By Alexandros Sainidis
The world is a big place and studying it can be hard. It is easy to be discouraged at the beginning as instead of gaining one specialisation, you are acquainted with the sheer breadth of International Studies. What can you do to help yourself in such a situation?
Make maps your everyday advisor.
International Studies require that you keep up to date with the news and read history. Most of the IR approaches heavily rely on history primarily because there is no feasible way to conduct a valid experiment. With this in mind, there will be a lot of overwhelming data. Without a mental structure, this data will collapse when stored in your mind. You will keep forgetting. However, if you use geography as a point of reference for every event, you are using your brain’s correlation muscles. In fact, you will start noticing that certain regions are prone to certain recurring events, such as Afghanistan being “the graveyard of empires.” Essentially, this is a great chance to study geopolitics, a popular subject or unit in International Studies curricula.
Make a Twitter account for a broad range of news
Create a twitter list with news websites, research centres, universities, experts, professors, embassies and companies. Twitter is better than RSS feeds because a significant amount of intel is first revealed on Twitter before becoming news. Plus, you will be able to see what all the above share, finding more things to follow or explore. Even better if you interact with genuine interest. This way you might even get noticed by relevant people or institutions.
Find a few media outlets to explore in detail
You will scan twitter. It is impossible to spend more than a few seconds on every tweet. You will, however, be required to meticulously study 2-3 media outlets you consider trustworthy. Search which media outlets are usually used as sources, even just for images, by smaller ones and consider each country’s journalistic culture. French journalism, for instance, is great.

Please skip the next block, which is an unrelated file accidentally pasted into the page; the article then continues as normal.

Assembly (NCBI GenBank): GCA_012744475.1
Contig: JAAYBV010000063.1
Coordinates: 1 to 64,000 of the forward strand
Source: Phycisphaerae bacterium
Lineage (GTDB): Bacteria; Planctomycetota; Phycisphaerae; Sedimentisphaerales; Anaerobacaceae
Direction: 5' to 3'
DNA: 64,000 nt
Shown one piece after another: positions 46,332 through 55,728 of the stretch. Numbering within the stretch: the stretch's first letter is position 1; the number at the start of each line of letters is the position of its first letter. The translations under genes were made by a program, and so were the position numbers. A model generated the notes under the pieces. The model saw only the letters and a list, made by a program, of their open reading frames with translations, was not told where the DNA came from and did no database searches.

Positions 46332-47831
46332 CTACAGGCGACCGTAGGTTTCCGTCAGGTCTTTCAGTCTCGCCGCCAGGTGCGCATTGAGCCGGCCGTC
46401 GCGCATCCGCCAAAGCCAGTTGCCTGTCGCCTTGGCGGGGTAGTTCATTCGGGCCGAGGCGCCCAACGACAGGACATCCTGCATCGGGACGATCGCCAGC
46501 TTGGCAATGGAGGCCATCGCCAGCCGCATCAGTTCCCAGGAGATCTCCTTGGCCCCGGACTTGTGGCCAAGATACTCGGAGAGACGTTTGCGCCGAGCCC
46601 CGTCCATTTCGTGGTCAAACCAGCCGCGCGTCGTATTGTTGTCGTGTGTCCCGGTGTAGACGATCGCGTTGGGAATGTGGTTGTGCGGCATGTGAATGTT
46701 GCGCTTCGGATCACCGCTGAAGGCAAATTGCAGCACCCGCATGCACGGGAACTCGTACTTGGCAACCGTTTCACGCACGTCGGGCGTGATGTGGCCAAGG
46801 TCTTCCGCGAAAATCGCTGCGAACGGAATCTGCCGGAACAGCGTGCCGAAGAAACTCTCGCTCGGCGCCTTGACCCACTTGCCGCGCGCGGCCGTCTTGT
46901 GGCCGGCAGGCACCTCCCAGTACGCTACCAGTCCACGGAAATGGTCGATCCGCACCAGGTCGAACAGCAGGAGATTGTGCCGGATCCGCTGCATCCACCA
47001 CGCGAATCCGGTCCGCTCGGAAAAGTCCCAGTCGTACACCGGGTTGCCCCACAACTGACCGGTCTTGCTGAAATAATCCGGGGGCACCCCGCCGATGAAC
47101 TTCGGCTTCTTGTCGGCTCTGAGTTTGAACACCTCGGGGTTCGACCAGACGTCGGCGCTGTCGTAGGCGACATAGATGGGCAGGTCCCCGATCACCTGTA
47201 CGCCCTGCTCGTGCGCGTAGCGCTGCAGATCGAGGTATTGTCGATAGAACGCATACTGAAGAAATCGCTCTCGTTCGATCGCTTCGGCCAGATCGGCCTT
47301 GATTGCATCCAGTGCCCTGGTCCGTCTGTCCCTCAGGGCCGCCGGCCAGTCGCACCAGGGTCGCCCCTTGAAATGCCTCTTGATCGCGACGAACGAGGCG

Locate the things in International Studies which don’t change that often and read the classics
In this broad science there are many things that change and even more that remain relatively stable. For example, the legal developments in International Law happen all the time, and sometimes the International Court of Justice can seem irrational, as this occurs with all known courts. Geography, on the other hand, is relatively stable. A forest might be burnt, an island may drown in rising water levels but these are events which one will miss only if they live under a rock. The same is true about national interest. Based and framed by geography, national interest dictates the reactions of states to developments which are faster than the slow nature of the state itself.
From an intellectual point of view, too many scholars are reinventing the wheel. It might seem, at first, too much of a trouble to read the classics. In class you will be recommended to read a few textbooks which sum up all of the main theories in International Relations, which is tempting, certainly, as it provides an easier ‘solution’. However, the best practice is to read all the classics, as they are mentioned all the time in books and papers. If you have not studied the classic which is being referred to, you will be intimidated by the idea that you will have to open a new tab in your mental browser every time. If you have read the classics, however, you can simply skip that part. Problem solved and repeat-fatigue prevented. Why can this cause fatigue? Because the way they are written by the author is not with the benefit of the reader in mind. The author simply defends against themselves competitors. Give a man a Graham Alison and you will feed him for today. Teach a man Thucydides and you feed him for a lifetime.
Participate in an MUN (Model United Nations). But preferably in other role-playing simulations too.
You will make friends, meet colleagues who want to get out of their comfort zone, learn about your future competitors and meet older students who may have some tips to share. You will discover what makes someone sound idiotic and rude, using a surplus of meaningless words, interrupting and counter-attacking. You will also discover that, surprisingly, the same people, who have the audacity to use inaccurate data and fabricated numbers will usually win at these; we live in an attention economy. I once adopted a Donald Trump persona. It is the only one that ever “won”. At some point when I was ripping apart a copy of my opponent’s legislation proposal, all of the participants started clapping ecstatically. You will not learn about how United Nations work. You will learn more about human behaviour, which is more important.
The best role-playing simulation to try out is Jessup or Telders Moot court. It is okay to participate even if you do not like International Law, as it equips you with neat tools for other sub-disciplines. If you manage to build a good team there, you, as peers, will be helping each other way beyond the moot court. Five years later, Jessup has been a defining factor for my professional career so far. It had taught teamwork, dedication and competition.